S1: I think that’s a really important question. I would say, number one, I do think the reliance on monetary policy that we’ve seen basically since the, you know, the nineteen eighties, I think we should and I do think people are questioning whether that makes sense, because it does lead to a lot of things like asset price inflation and maybe isn’t also necessarily the best tool to stimulate economic growth. And it also increases wealth inequality. And so I partly as a policy measure, I do think we should consider how to use fiscal measure fiscal policy appropriately. Now, I realize the counter to that would be well, but it’s going to be harder to use fiscal policy if rates go up. And that’s a legitimate concern. And I think then that leads to the other problem of looking at like I think one of Felix’s least favorite word, like structural problems, like what are some of the issues that are keeping growth lower in a number of developing economies? Is there anything we can do about that now? I do tend to agree that I don’t think rates will ever go up to where they were potentially in the past. I can’t say that for sure. But it does seem like the natural rate of interest has probably declined because of a number of factors like an aging population and technology, globalization and all of these things. However, I do think that we should consider what are the negative aspects of having rates potentially too low, and I do think one of them is that it encourages people to take more and more risks and encourages people to take more and more debt. And so I do think partly it’s shifting more towards fiscal policy. It’s looking at these underlying structural problems, it is probably making sure that you do have strong regulations in terms of the banking sector. The other problem, though, I would say, and I don’t have a good answer for some of this.
S2: Well, I have an answer. Let me ask you if you if your answer is my answer. But one. Seemingly obvious answer to this, which wouldn’t necessarily solve all of the problems, but would solve a few of them, would be to abolish the tax deductibility of interest payments partly.
S1: And I actually kind of agree with you. I think it probably makes sense potentially to do that. Maybe you can make arguments on both sides. But I think it’s a I think that’s a reasonable suggestion. I don’t think, though, that that’s necessarily going to solve all of the problems. No, there’s no silver bullets in this one. Yeah. And I know my answer is probably not the most satisfying answer, and that’s partly because there isn’t an easy answer for this. And this is part of the reason people who are way smarter than I am are still just kind of muddling along and trying to figure out what exactly do we do, because obviously everyone knows that there are risks out there. Everyone knows that there are when you have companies, including very, very risky companies, being able to borrow very, very cheaply. But then the question becomes, well, but if rates go up, any of these people will be able to service this debt. People know that. But then the question is, what do you do? And we don’t have a lot of great answers for that. That’s a very satisfying way to end.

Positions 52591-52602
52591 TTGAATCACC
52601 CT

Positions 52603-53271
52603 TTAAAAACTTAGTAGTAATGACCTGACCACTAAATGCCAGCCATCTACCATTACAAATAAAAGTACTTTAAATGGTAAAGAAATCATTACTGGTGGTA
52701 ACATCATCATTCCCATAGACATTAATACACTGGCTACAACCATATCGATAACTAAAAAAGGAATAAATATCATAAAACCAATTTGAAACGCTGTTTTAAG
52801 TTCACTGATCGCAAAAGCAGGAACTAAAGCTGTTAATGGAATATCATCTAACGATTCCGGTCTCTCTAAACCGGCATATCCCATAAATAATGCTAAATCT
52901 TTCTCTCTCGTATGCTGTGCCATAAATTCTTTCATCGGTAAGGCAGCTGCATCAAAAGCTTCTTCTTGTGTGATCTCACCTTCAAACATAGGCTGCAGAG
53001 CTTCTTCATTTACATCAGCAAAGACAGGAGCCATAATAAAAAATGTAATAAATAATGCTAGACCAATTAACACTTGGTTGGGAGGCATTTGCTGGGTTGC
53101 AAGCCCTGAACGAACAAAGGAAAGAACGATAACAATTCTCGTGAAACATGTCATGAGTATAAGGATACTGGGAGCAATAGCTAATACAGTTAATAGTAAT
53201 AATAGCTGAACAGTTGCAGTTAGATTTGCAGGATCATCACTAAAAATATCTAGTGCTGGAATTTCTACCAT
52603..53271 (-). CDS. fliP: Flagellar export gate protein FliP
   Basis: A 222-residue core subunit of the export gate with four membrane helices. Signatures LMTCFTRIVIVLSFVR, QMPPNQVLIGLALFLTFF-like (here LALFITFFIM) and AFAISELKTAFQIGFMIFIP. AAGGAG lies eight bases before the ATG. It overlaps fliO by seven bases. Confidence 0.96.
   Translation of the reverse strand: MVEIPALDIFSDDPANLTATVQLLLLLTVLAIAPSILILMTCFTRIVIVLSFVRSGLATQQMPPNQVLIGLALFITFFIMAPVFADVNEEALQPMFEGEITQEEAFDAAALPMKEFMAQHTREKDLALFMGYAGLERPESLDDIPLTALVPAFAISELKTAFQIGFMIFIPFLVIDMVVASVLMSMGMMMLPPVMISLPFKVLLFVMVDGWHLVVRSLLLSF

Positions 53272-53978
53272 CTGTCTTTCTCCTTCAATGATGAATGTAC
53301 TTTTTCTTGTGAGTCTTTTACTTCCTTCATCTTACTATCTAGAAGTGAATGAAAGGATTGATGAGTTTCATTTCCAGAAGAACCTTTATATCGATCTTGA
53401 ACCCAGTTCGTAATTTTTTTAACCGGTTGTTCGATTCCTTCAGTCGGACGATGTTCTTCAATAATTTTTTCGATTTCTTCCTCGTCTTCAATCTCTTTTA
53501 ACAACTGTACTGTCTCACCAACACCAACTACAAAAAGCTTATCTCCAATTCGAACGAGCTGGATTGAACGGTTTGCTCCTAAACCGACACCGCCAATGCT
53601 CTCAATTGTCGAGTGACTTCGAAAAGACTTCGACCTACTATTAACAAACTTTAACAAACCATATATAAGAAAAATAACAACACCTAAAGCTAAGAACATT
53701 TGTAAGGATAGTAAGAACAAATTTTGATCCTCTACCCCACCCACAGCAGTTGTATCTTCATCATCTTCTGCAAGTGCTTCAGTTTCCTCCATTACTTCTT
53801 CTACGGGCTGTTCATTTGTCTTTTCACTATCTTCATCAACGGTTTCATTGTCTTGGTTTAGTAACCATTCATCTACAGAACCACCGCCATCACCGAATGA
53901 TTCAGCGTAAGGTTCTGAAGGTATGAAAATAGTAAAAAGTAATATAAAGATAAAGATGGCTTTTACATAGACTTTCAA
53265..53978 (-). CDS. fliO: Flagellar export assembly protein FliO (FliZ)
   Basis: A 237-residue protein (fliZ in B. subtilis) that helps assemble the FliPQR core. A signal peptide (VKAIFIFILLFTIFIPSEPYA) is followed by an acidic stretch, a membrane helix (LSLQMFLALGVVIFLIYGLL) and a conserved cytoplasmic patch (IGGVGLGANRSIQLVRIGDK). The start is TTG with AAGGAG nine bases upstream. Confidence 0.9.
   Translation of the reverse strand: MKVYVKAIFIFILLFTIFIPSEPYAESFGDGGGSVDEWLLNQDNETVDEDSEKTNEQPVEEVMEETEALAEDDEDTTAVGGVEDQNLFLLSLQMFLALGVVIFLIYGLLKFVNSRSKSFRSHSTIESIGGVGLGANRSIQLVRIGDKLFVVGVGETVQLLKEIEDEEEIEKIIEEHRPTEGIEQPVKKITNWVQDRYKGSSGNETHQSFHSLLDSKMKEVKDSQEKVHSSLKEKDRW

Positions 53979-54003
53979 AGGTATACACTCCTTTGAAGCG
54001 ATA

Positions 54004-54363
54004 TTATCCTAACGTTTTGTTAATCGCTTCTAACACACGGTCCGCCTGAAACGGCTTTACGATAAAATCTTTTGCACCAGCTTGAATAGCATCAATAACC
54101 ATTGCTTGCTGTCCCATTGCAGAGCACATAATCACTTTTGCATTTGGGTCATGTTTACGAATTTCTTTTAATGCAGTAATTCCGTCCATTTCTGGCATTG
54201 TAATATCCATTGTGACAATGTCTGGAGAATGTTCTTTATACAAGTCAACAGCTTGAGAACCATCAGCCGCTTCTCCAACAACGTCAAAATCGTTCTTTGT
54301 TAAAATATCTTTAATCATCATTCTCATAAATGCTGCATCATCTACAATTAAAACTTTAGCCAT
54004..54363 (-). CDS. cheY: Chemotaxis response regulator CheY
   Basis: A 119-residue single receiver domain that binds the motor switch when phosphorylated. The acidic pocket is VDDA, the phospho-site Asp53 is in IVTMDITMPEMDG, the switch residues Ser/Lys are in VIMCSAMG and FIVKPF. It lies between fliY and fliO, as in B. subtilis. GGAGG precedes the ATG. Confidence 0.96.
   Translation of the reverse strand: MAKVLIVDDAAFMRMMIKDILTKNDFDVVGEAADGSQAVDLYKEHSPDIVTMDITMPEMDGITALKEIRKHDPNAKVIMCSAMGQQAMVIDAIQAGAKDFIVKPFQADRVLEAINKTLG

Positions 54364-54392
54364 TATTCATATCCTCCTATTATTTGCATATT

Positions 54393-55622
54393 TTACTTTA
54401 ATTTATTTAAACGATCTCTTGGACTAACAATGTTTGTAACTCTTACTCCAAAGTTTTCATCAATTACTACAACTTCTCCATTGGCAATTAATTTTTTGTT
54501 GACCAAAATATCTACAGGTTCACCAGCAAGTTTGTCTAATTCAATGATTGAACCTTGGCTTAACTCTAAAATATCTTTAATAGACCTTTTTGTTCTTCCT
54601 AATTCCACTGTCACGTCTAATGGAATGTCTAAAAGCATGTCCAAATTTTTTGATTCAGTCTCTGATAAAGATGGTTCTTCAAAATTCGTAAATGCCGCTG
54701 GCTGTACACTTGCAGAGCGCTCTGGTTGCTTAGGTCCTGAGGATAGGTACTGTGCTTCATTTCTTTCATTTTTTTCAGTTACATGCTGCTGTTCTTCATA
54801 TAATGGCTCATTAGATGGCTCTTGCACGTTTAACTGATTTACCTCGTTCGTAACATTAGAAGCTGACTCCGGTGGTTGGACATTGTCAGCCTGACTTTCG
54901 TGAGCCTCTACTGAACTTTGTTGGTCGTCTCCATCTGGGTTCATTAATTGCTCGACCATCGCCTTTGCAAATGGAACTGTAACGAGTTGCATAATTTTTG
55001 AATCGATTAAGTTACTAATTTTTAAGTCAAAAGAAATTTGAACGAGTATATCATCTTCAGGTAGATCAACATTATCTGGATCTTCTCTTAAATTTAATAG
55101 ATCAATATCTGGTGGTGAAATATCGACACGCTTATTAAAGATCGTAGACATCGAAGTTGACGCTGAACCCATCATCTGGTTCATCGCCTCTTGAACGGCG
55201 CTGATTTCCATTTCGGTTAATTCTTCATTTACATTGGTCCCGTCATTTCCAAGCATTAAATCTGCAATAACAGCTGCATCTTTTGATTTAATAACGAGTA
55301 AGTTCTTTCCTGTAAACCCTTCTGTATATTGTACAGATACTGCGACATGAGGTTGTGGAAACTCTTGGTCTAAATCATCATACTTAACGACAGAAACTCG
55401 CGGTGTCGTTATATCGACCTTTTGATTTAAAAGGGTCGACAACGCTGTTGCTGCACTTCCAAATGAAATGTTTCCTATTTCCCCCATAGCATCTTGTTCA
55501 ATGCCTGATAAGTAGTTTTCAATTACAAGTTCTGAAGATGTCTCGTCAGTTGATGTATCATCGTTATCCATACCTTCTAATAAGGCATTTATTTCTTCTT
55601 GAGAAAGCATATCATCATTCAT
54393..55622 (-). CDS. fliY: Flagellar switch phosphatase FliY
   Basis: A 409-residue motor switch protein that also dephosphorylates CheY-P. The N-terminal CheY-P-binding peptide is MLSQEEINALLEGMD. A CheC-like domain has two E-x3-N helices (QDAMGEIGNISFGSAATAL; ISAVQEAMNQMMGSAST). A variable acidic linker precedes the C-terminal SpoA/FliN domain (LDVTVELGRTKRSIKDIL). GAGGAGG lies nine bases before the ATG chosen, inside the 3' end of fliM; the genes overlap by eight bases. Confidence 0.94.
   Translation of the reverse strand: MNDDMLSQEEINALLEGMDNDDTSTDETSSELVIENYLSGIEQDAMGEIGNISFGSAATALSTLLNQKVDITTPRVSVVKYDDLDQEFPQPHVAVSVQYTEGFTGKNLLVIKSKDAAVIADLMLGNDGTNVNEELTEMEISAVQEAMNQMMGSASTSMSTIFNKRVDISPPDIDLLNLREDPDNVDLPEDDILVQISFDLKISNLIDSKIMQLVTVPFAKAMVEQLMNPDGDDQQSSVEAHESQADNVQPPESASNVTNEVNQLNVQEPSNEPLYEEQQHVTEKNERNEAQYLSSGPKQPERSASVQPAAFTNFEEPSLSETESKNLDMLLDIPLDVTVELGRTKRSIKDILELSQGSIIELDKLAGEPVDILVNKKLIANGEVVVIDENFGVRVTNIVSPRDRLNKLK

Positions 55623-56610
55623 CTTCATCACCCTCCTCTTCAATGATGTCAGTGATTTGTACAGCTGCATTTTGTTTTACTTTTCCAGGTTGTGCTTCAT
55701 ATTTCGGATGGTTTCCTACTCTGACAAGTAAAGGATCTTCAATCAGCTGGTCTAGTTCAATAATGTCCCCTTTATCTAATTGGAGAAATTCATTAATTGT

S2: OK. On which deeply, deeply unsatisfying, though, I think this final and this Romanski episode of Slate Money needs to get wrapped up. I hope that somehow in some crazy universe we will have to wait. We will have you back on the show because we have a whole mini series of late money goes to the movies episodes which have yet to come out. The next one on Tuesday is Michael Clayton. We have Peter Kafka fighting with Anna Shamansky over Michael Clayton, which is going to it’s a fun little argy bargy that won. So we will have a little bit more energy Manski on this show. But Anna, thank you so much for being on this show for however many years it’s been. I mean, time has no meaning anymore in this pandemic, but it feels like it’s been an extremely long time. It’s been amazing having you on. It’s been amazing talking about movies with you. And obviously, it goes without saying that if you can get it past your new compliance department or whoever you welcome back on Slate money at any time in the future.
S1: Well, thank you so much. It has been it’s been four years, almost almost exactly four years, which is kind of hard to believe, but it’s been awesome. This has been such a cool experience and I am definitely going to going to miss all you guys. Oh, OK.
S2: So that’s it. Thank you, Anna, again. Thank you, gentlemen, for producing. And thank you all for sending in those lovely notes to Anna, who will still be getting notes on Slate money at Slate Dotcom for a little while yet. We’re not going to take her off the Slate email for the time being. If you could do one thing for me, I would very much appreciate it, which is there’s an online survey. We need to know who you are. It’s at Slate dot com survey. And if you answer the questions that it’ll make this podcast and all of sleep much better. Stay tuned for this. Romanski is defensive. Tom Brady. I’m sleepless. Anna, I know nothing of Tom Brady except for he plays American football and I guess he won the Super Bowl this year. This is a bad thing. Oh, wait. There was a thing where he deflated footballs, right?
S1: So the thing with Tom Brady is that I think part of the reason a lot of people don’t like him is because he has been so successful to the point that you actually, when you’re looking at his Super Bowl victories, his playoff victories, you actually have to compare him to other franchises because he has so much more than other players.
S2: So I want to I want to stop you right there, because this is America. In England, where I come from, we love to root for the underdogs and we hate like Manchester United, just steamrolling everyone and I can understand why that idea of hating the successful doesn’t seem to be the case. If you look at I know Simone Biles, Serena Williams, like anyone else who, like, dominates their sport, no one’s like, oh, that person’s too successful. They’re really crap. We hate them. Explain why that would be the case in in the case of Tom Brady.